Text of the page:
I keep coming back to this post because I may be in a similar position as you back then, albeit at a different phase of life, without the natural skills, but with what is developing into a similar level of passion.

    Your description of the new critical methods of descriptive theology, of asking each author about their own theological insights (and unpacking them) instead of asking them what they think of our theological insights (and unpacking them ourselves) would seem to necessarily lay out disunities in the biblical text. To someone emotionally wed to inerrancy and the unity of the Holy Spirit this could be the beginnings of an emotional event. Is this where you began to lose your faith? At present I cling to the Jesuit understanding of scripture (much more inclusive than the traditions of the conservative wing). For instance the church teaches not to participate in communion when in a state of mortal sin, but Jesuits like to ask the question ‘If Jesus knew Judas would betray him, yet still gave him the last supper, shouldn’t we consider a more inclusive practice as well?’ Of course both readings depend on the assumption that Jesus is God, but it seems to hint at the two types of theology you discuss above. And then they made a Jesuit the Pope. . .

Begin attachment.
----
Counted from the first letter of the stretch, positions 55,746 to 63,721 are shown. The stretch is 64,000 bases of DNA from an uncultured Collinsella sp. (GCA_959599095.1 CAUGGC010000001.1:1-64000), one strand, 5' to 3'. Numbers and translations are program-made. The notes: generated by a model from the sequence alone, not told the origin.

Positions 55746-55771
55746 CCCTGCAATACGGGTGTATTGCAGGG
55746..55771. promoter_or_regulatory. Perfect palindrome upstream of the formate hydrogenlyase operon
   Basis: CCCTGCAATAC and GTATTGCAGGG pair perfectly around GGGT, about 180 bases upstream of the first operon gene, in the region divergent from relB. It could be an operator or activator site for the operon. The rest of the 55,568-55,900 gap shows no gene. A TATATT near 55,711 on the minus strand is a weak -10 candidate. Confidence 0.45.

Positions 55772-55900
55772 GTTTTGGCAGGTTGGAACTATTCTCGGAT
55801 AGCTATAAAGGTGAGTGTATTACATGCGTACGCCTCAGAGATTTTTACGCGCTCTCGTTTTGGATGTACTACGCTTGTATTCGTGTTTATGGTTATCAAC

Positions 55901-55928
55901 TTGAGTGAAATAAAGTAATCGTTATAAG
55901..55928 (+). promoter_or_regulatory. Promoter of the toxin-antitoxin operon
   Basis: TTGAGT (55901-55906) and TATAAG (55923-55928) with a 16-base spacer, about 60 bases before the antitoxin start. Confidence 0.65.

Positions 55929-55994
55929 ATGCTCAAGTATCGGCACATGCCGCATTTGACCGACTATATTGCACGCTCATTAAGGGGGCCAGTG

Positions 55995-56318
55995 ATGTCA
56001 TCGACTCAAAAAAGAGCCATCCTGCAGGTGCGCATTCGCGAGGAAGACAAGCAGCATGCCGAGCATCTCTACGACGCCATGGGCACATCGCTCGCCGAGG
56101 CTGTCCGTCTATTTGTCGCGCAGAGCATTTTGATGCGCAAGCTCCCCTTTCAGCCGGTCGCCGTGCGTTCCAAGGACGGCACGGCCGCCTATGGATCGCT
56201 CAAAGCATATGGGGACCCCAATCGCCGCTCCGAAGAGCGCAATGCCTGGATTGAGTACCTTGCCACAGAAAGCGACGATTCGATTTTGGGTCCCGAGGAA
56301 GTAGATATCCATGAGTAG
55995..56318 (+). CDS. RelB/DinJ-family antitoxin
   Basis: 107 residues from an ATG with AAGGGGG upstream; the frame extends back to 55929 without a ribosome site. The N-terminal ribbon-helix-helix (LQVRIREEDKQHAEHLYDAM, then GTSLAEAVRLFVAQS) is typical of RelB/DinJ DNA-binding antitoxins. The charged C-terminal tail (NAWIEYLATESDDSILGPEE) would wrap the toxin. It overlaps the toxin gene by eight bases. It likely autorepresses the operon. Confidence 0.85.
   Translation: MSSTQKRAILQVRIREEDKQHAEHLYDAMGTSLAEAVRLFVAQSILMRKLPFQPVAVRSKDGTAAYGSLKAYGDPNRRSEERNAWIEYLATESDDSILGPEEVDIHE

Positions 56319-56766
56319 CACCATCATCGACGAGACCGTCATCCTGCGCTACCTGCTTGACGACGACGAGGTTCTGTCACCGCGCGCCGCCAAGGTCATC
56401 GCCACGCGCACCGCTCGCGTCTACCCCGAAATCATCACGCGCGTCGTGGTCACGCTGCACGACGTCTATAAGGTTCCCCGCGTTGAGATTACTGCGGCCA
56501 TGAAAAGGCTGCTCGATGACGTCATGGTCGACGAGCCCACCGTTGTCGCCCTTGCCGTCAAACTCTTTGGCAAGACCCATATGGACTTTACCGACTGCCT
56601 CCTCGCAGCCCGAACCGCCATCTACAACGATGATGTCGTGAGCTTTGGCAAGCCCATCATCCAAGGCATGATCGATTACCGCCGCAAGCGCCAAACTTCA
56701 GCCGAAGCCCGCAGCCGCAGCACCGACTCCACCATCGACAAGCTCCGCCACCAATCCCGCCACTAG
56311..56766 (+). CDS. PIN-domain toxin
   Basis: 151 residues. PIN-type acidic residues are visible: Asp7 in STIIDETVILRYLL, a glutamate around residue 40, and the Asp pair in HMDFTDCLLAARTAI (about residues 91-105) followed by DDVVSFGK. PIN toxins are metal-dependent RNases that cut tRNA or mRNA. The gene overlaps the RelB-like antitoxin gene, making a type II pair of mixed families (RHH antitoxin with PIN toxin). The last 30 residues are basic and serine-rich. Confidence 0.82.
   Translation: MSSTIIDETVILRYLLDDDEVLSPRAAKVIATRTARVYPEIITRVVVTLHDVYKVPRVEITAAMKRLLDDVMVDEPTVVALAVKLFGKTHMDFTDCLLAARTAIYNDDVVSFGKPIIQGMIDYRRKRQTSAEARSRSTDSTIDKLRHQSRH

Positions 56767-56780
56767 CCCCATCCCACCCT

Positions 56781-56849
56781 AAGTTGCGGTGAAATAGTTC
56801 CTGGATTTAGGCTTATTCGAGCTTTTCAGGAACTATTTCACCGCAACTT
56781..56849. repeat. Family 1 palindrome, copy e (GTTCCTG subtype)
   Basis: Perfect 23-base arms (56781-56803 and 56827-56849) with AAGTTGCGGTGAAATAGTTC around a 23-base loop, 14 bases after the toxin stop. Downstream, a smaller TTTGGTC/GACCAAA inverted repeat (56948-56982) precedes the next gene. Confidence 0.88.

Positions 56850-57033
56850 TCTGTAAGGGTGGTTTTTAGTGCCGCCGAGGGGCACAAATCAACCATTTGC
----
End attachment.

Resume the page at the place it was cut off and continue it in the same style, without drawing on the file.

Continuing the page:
It affects my own deeply, but not yet in a destructive manner. It doesn’t take long, however, to begin reading passages like the blind man Bartimaeus more as parabolic than historical. For the record I have a priest who is a former Episcopalian, and he seems to think you are the anti-Christ (I know he has read Misquoting Jesus at a minimum). He is definitely one of your old school theologians! I find your work to be what he would call a blessing, although I don’t tell him so.

  13. Avatar
    jbjbjbjbjb  September 1, 2016

    “Christ is a divine figure who is equal with God who has come from God to reveal the truth that can bring eternal life.”

    Dr Ehrman, do you not think it is actually possible that John is addressing a real or potential **misconception** within his community that Christ was equal with God, when he has Jesus saying that he is going to the Father, because he (the Father) is greater than him (Jesus)?

    Thanks for an interesting post.
    John

    • Bart
      Bart  September 2, 2016